Fraser has been an important voice in the rich tradition of women writers within the avant-garde. Her own poetry often addresses issues of influence and location. While Sylvia PLATH was an early role model, Fraser also became attracted to the linguistic attention of Barbara GUEST's compositions and the precision and silence in the work of Lorine niedecker, Jack spicer, and George oppen. While Fraser's work first reflected the accessible, self-expressive lyric poetry of the black mountain and new YORK schools, she began investigating how a more complex, specifically female sense of time and interiority might be articulated. She used the word gestate to define a poetic form of "unnumbered discrete phrases, unfolding and proliferating as rapidly or as slowly as one's perceptions do" (Translating 44).
Born in Tulsa, Oklahoma, Fraser graduated from Occidental College in California and moved to New York City. There she attended workshops directed by Stanley kunitz, Robert lowell, and Kenneth koch. Fraser herself taught at the Iowa Writers Workshop (1969-71) and Reed College (1971-72) before becoming professor of creative writing at San Francisco State University, where she directed the Poetry Center (1973-76) and founded the American Poetry Archive. She edited HOW(ever) (1983-92), a journal focusing on contemporary and modernist women's poetry, and founded its successor, HOW2, in 1998. In 1964 Fraser won the Frank o'hara Poetry Prize and the American Academy's "Discovery" Award. Other awards include two National Endowment for the Arts poetry grants (1971 and 1978) and a Guggenheim Fellowship (1981).
In "this.notes.new year" (1997), Fraser incorporates a typographical error into her writing, beginning an investigation of "error": "She wanted a 'flow' she thought, but in the translation it was corrected, displacing the o and substituting a. She could give herself to an accident. She was looking out the window." Here the speaking subject is allowed to be unreliable. At the same time, the poem tracks an alternative perspective known in Italian as distacco, an emotional distancing from a situation or exchange. As in painting, the poet momentarily stops to observe how the words, spaces, lines, or phrases have amassed and occur in relation to one another before deciding how to proceed with the poem.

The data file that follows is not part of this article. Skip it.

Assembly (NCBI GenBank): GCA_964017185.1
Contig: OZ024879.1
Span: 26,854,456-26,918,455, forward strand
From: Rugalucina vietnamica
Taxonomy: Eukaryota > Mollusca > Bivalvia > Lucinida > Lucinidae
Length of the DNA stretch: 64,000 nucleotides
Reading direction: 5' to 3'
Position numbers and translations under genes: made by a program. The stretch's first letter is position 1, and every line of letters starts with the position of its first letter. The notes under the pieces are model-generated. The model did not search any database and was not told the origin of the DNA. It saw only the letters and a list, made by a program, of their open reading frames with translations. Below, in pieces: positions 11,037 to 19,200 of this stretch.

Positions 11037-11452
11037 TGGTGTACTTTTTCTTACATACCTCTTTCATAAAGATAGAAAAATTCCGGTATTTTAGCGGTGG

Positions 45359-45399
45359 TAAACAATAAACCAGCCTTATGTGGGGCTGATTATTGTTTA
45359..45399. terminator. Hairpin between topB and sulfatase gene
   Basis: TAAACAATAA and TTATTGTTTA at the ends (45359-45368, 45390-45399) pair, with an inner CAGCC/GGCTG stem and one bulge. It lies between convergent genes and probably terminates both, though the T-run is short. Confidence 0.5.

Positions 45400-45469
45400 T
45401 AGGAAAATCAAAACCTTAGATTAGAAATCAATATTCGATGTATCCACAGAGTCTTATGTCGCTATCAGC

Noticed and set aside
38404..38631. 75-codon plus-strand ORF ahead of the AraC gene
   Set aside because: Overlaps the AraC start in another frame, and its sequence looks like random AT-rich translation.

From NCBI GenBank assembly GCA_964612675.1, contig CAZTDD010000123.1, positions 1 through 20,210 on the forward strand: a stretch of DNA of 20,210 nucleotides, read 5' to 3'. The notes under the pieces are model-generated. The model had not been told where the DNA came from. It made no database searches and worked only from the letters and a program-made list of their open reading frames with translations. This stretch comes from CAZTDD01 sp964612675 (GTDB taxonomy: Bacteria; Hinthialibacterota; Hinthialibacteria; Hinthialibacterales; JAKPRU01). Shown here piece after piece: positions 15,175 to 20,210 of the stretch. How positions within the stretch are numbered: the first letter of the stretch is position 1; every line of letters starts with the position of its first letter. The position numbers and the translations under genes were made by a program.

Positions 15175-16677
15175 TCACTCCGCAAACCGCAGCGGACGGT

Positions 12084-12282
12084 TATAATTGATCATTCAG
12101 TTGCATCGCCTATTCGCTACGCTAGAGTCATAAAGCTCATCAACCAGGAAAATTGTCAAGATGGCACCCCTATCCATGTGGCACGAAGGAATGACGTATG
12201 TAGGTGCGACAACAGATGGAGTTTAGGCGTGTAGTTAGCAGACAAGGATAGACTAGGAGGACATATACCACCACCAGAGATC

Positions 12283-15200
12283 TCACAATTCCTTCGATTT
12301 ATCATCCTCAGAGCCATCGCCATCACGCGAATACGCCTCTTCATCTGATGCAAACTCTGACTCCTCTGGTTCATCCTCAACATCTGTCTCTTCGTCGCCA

Fraser shifted from traditional lyric form to writing based on the sentence as well as the informal genres of the journal and the letter. Visually inventive, her later work extends Charles olson's concept of "field poetics" in attempting graphically to represent the dynamics of speech and thought. Fraser also coined the term devolution to describe the process of listening through existing written forms, of revisualizing and reassembling them in order to depart from the known to the new or previously uncontainable. Fraser remains an important feminist presence in contemporary poetry.
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